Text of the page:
Vinik had earned an engineering degree at Duke in 1981 and an MBA from Harvard in 1985. His tenure at Fidelity began well in 1992, but he left under a cloud in 1996 to form Vinik Capital Management. Vinik was correct about tech stocks being overvalued. He just happened to bail several years too soon, missing oodles of appreciation for investors who owned his mutual fund.

As head of a hedge fund in downtown Boston, Vinik made amends for previous missteps. His aggressive style earned billions for his clients. Hedge funds are lightly regulated and open to a limited number of wealthy investors who pay high fees in the hopes of higher returns.

Around the year 2000, Vinik refunded his clients. Henceforth, he would invest only his own money and that of his partners and acquaintances.

Two years later, he bought a piece of the Red Sox as part of a money team assembled by principal owner John Henry. The press dubbed him a nonretired retired guy. Money magazine ran a profile of the secretive tycoon:

"Vinik doesn't quite fit the image of the swashbuckling, multimillionaire speculator. .… He's a chubby guy with spectacles and a shy, unassuming manner. He dresses casually, seldom wearing a suit. He prides himself on leaving the office by 5:30 p.m. … He vacations at Disney World with his family. He shuns publicity."

Vinik lives in a $12 million mansion in Weston, Mass., and a $2.6 million, 5,000-square-foot, oceanfront condo inBoca Raton. His wife, Mary "Penny" Vinik, is a former librarian at Fidelity.

The recent stock market teeter totter reinforced Vinik's skill at picking companies. In early 2008, he owned $11.8 billion worth of stock, but slashed his holdings to $1.8 billion before the market crashed that fall.

As the market turned a corner in early 2009, Vinik got back in to the tune of $6.8 billion. But by October, Vinik had purged his portfolio to a relatively bare bones $1.7 billion. Many of his remaining investments were recession buys, including discounters like TJ Maxx, Big Lots, Dollar Tree and Priceline.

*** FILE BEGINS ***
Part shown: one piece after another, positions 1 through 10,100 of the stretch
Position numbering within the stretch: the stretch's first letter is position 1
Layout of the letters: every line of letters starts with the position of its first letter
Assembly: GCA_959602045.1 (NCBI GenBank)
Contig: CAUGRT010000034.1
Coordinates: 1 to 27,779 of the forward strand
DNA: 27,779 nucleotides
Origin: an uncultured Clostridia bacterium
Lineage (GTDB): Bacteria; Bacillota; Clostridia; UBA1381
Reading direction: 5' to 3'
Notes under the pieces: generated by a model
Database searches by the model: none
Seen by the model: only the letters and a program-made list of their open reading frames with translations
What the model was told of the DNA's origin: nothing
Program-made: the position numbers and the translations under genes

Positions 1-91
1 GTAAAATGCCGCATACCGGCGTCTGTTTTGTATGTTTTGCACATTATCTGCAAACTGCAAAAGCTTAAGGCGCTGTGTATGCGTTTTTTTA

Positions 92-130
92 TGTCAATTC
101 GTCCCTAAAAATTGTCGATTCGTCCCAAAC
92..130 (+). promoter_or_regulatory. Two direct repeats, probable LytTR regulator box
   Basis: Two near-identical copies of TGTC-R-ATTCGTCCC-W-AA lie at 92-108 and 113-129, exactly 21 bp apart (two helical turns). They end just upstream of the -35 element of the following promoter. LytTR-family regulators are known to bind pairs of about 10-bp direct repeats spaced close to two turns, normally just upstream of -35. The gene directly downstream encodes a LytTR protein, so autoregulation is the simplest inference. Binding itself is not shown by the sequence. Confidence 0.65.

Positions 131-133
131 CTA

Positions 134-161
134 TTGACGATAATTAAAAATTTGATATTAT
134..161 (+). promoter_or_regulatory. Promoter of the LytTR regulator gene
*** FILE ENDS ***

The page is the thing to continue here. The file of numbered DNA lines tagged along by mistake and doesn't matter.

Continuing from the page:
Is he placing the Lightning in the same league with the rest of that bargain bin? None of several business associates reached for an interview in Boston would discuss the purchase.

"I think it is advisable that such a conversation follow, not proceed, the acquisition of the team," Red Sox president Larry Lucchino said in an e-mail.

Porter, the USF professor, says the nation's tax code discourages long-term team ownership.

"There's now a revolving door of owners. The IRS has declared that when you buy a sports franchise, you buy a set of players that wear out like you've bought an oil well that's running out. You can deduct half a team's value over five years," he said. "After five years that advantage is gone, and you sell to someone else."

Krosinsky floated another possibility. Like Malcolm Glazer, who brought his sons into sports management, Vinik might build a legacy for one or more of his four children.

Vinik's college-age son Daniel is a sports fan. His catch of a foul ball in the 2007 postseason, a catch that interfered with the opposing team's catcher reaching into the stands, helped the Red Sox win a crucial playoff game.

"You could see how it could turn into a long-term investment," Krosinsky said. "Hockey becomes a gift to his son and his son's future career.''

Potential new Lightning owner knows risk, likes privacy 02/03/10 [Last modified: Thursday, February 4, 2010 1:07pm]